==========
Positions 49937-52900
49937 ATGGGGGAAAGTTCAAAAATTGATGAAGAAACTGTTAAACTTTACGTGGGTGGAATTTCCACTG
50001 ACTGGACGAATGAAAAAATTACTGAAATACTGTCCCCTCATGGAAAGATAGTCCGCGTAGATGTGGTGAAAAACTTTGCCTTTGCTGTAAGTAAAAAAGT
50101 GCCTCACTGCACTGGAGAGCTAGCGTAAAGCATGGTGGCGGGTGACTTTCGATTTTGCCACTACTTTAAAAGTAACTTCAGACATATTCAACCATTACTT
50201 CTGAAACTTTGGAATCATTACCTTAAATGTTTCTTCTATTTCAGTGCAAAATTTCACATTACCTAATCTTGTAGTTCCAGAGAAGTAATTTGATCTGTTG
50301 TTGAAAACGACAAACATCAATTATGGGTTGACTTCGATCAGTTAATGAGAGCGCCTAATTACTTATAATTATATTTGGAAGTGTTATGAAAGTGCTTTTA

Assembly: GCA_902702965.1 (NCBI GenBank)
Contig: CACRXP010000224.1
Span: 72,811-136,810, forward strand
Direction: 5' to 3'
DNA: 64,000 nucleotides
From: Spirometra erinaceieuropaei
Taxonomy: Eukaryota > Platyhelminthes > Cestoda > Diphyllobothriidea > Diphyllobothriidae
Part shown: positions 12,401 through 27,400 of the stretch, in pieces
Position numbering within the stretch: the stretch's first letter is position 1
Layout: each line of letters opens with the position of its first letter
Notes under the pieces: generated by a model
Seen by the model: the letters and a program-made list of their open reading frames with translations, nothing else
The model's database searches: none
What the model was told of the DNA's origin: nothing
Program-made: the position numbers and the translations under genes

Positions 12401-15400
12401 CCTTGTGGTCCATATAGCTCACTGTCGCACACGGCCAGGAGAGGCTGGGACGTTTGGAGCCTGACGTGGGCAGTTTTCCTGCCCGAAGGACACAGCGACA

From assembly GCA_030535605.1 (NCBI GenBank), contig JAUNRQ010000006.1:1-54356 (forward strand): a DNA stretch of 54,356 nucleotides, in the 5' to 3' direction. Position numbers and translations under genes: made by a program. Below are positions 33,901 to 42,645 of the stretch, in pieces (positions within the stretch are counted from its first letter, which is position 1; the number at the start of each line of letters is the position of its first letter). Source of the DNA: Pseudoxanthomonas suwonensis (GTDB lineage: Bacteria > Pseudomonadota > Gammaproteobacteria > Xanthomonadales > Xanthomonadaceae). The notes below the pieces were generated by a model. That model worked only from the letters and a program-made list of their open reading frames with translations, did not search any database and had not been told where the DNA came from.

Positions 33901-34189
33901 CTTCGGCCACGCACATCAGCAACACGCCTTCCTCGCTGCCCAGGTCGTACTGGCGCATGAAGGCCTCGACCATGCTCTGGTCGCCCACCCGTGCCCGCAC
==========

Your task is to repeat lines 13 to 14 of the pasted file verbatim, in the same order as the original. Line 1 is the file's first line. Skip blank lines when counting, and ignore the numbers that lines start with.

Taxonomy: Eukaryota > Platyhelminthes > Cestoda > Diphyllobothriidea > Diphyllobothriidae
Part shown: positions 12,401 through 27,400 of the stretch, in pieces